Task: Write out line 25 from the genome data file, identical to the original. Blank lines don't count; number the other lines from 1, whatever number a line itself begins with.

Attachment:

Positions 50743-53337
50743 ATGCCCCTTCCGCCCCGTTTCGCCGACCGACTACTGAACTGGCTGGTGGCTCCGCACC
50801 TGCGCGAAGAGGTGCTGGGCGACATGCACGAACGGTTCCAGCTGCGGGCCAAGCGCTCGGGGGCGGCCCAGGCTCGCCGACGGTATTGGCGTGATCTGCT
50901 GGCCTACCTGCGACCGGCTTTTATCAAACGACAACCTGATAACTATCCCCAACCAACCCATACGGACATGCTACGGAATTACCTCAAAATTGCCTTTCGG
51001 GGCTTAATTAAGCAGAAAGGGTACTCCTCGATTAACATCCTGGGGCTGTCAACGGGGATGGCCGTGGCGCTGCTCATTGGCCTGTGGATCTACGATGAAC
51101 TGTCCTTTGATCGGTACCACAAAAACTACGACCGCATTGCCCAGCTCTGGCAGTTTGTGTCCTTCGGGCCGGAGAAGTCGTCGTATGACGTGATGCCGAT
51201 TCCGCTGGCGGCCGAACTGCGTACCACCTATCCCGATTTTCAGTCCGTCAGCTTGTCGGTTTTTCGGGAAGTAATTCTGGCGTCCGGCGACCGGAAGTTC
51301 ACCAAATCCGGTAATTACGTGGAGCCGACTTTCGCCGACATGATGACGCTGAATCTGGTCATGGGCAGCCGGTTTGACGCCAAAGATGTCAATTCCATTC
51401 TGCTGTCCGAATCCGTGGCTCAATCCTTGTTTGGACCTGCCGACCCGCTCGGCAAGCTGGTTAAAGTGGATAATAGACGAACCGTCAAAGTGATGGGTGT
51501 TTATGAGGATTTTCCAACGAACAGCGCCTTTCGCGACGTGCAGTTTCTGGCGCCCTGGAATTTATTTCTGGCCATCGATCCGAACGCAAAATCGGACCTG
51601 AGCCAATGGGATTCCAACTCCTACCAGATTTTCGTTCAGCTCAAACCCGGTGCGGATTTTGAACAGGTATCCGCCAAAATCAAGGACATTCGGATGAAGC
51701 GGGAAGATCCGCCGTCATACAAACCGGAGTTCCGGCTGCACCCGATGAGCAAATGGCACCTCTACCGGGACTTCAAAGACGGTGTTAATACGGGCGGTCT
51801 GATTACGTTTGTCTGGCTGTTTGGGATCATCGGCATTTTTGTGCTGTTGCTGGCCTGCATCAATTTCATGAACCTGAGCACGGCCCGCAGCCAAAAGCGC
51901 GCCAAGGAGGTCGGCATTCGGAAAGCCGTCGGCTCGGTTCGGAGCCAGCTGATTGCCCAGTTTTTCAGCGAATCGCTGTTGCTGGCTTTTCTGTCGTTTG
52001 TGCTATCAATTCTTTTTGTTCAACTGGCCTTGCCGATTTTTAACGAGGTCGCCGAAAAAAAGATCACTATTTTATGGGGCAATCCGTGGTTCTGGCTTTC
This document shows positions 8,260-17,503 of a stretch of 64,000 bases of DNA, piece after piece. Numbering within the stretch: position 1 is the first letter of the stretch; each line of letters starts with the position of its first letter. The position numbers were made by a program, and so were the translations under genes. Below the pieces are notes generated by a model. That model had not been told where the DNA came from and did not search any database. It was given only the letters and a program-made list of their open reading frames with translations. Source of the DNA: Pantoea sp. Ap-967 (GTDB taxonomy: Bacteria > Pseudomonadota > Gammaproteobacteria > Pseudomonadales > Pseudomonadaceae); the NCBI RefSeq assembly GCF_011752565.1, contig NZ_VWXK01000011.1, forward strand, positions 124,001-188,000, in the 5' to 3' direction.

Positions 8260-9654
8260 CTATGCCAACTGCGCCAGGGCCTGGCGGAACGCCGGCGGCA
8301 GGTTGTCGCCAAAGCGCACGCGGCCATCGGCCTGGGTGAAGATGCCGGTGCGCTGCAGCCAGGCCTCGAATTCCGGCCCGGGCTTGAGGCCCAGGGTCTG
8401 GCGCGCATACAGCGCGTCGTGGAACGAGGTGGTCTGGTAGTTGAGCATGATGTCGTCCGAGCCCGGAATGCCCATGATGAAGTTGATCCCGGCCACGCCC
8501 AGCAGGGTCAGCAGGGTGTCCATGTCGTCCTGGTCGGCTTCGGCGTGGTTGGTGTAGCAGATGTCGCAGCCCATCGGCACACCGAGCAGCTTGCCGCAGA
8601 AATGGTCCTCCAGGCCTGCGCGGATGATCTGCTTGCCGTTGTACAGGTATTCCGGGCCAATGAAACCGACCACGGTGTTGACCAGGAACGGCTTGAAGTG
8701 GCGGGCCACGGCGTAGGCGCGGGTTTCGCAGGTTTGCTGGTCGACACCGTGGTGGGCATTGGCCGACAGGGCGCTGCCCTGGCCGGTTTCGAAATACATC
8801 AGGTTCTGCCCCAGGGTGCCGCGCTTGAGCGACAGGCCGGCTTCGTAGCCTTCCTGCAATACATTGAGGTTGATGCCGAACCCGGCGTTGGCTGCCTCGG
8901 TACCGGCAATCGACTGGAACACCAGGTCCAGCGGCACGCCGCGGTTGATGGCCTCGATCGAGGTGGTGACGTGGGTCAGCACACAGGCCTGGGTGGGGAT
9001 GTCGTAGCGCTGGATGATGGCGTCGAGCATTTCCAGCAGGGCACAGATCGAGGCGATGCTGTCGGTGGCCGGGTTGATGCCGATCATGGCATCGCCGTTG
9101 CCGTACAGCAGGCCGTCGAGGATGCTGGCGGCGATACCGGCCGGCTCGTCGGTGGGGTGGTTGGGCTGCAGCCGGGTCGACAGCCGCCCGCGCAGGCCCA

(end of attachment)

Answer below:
8901 TACCGGCAATCGACTGGAACACCAGGTCCAGCGGCACGCCGCGGTTGATGGCCTCGATCGAGGTGGTGACGTGGGTCAGCACACAGGCCTGGGTGGGGAT